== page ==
When Bella Mackie’s marriage ended she asked others what they recommended to heal the pain. Then she started running …
Almost everyone on earth has had a shitty breakup, and I am not special in dealing with anxiety alongside it. I handled the initial pain like most people do, even though I don’t remember very much about the first couple of weeks. There were no inspirational quotes that gave me strength, no empowering music that made me feel like it would be OK. I just remember lying on the floor a lot (maybe just to ensure that it wouldn’t treacherously shift even further).
The funny thing was, in the days that followed I no longer felt as anxious. I felt a host of other shitty things, including anger and sadness; but not predominantly anxious. There was a perverse relief in tanking everything so badly – I almost felt fearless – with nothing left to care about, I didn’t have to be afraid I’d lose it. It turned out the marriage had made it all worse, not better. I suddenly felt restless – I wanted to do something.
The first run I took up and down the alley was fuelled mainly by anger. I wanted to dramatically break out of my head, and I didn’t know how to. Short of screaming and punching something, I thought moving as fast as I could might work. Turns out, I couldn’t move very fast but it still felt like something. When I’d finished my three minutes huffing and puffing, I limped home feeling I’d sort of achieved my aim. I felt physically awful, but I’d pushed aside my thoughts for a moment. I’d gotten out of the misery cycle I’d been in since well before my husband left, and done something different – something nobody else knew about but me.
Sometimes, when you’re at the end of your tether, it can only take one thing to make a difference. When you’re so low, even a small change can provide a glimpse of hope. When I cast around and asked people for the things they tried when going through hard times, I got a range of answers: some funny, some obvious and some plain eccentric. Box sets were a favourite – binge watching the West Wing on repeat (I can also recommend this); as was reading – books, magazines, the newspapers. Communal exercises were vouched for – learning an instrument in a group of beginners was mentioned, as was an old-fashioned knitting circle. An ex-colleague volunteered for as many charities and organisations as possible until all his time was taken up by looking after others and he had no time to dwell on his own problems. Cooking also seemed popular: one respondent told me she ate potato gratin every day until she felt better, another cooked every chicken recipe he could think up. A photo sent by a stranger on social media alerted me to their amazing Lego habit, formed after a breakdown. Pottery was another one, sculpting something, making something. Creating, not destroying.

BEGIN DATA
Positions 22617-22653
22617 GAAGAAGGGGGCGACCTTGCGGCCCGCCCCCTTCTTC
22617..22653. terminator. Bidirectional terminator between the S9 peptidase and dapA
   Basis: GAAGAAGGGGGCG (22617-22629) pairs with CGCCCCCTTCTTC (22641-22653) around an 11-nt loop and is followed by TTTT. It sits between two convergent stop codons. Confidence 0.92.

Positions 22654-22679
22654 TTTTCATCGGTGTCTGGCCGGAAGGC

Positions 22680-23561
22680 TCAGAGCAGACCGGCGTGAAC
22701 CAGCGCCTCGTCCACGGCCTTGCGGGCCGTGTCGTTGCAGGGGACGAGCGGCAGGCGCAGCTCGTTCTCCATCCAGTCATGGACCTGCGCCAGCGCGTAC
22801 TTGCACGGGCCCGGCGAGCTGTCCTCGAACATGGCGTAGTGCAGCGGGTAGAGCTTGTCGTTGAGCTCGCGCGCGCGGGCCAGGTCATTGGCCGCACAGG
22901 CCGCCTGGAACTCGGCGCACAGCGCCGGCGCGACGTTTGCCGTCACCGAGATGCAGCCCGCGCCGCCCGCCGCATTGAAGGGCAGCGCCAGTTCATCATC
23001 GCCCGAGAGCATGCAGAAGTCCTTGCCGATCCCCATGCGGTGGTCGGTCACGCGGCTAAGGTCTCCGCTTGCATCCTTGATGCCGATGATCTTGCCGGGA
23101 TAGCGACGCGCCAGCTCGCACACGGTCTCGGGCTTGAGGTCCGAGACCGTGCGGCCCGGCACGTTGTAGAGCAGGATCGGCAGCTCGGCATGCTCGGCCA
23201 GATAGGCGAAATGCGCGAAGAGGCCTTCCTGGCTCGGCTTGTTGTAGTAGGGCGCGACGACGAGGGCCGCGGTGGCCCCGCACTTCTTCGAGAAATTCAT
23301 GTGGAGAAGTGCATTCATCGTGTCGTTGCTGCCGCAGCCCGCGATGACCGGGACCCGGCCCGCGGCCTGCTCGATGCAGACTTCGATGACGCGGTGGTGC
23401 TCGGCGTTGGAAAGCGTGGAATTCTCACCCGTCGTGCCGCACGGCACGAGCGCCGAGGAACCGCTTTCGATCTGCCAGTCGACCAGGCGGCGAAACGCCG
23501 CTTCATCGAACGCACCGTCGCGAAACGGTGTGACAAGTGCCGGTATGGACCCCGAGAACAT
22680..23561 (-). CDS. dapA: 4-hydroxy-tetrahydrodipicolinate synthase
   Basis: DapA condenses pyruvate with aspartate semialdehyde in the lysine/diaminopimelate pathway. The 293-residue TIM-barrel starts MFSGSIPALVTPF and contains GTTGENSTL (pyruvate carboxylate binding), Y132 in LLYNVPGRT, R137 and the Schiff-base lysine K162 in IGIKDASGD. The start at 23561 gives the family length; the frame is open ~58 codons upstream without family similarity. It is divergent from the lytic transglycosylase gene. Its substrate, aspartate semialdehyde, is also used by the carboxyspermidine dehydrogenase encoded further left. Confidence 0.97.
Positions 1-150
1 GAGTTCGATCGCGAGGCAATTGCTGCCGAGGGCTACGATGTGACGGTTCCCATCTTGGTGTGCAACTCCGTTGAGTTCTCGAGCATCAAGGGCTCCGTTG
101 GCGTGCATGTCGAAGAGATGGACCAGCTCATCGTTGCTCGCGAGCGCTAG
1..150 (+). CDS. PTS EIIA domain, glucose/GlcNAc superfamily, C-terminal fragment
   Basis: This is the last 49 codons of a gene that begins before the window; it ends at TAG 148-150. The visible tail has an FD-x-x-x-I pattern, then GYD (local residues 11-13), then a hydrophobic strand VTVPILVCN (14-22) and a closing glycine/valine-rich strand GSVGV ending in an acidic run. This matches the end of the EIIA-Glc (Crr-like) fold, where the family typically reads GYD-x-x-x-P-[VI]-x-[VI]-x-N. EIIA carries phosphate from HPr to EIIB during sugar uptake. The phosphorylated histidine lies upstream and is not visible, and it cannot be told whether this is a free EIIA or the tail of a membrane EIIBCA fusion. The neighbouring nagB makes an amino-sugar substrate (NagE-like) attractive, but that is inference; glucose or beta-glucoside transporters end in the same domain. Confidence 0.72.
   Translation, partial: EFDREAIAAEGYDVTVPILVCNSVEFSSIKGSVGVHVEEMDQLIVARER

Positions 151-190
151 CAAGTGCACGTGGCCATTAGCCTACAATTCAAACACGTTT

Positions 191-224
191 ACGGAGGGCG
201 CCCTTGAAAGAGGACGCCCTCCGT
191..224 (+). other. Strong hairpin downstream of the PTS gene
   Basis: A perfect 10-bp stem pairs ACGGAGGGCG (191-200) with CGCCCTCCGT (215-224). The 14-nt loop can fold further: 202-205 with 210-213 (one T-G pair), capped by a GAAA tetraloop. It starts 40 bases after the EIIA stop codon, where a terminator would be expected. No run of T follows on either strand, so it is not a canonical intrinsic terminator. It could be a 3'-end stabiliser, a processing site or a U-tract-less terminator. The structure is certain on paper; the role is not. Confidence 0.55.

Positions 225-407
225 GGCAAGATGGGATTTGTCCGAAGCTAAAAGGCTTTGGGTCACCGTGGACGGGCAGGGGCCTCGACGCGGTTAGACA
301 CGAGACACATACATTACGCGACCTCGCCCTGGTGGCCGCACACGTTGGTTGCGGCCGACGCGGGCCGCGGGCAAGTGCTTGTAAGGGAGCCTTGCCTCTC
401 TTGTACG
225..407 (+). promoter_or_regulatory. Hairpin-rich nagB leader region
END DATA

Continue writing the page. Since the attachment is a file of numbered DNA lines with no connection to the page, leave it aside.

People also told me about bigger challenges – trips to the Himalayas, silent meditation retreats and signing up for ultimate marathons. Those challenges have my admiration, but also would’ve seemed unattainable to me. But mainly people said exercise. Long walks – taken with no end goals or route – as one friend described it so well: “Walking! Walking aimlessly for hours and hours, listening to music, stopping to people-watch. Sitting on benches if its sunny, closing your eyes, and letting the sun warm your face.”
Yoga to focus the mind and relax the body, boxing to get rid of adrenaline and anger. And running. Running came up a lot, so I wasn’t very original in my choice – but I was obviously onto something.
Life didn’t change, I kept on going to work; kept on crying in the toilets; kept on running away from the looks on people’s faces when I had to explain that my marriage was already over. I would call my husband and ask him if he’d changed his mind (spoiler alert: no, never). I packed all his stuff up as the dog watched warily, whining as
I manically stuffed shirts into bin bags and books into old cardboard boxes. When he came to pick them up I noticed his wedding ring was gone. It turned out that he’d been looking for the exit long before I’d noticed. It amazes me what we refuse to see. My lovely sister came and stayed a lot – without me noticing, she sort of moved in and kept me getting up in the morning, made me shower, made me eat. I couldn’t bypass the break-up, or ignore all my long-cultivated anxieties, but I could break out of it for a few minutes a day when I pulled on my old trainers, snuck out of the house after dark and headed to the alleyway where I had run that first day.
I kept heading back to the same starting place. I kept running to the same song. I felt out of breath and elephantine at every attempt. But I noticed that I was running for longer, that I would stop less and that I would even let the ridiculously angry song that I relied on to lead to another track.
And I noticed physical changes too. I was sleeping better, not just staring at the ceiling while my sister slept next to me and I drew comfort form her regular breathing and warmth. A simple reassurance that not everything had been ripped away from me. I wasn’t hit with a huge adrenaline rush whenever I had an intrusive thought or a moment of panic I wasn’t crying the moment I woke up. Progress!
From: Jog On: How Running Saved My Life, Bella Mackie, William Collins, €10.99.
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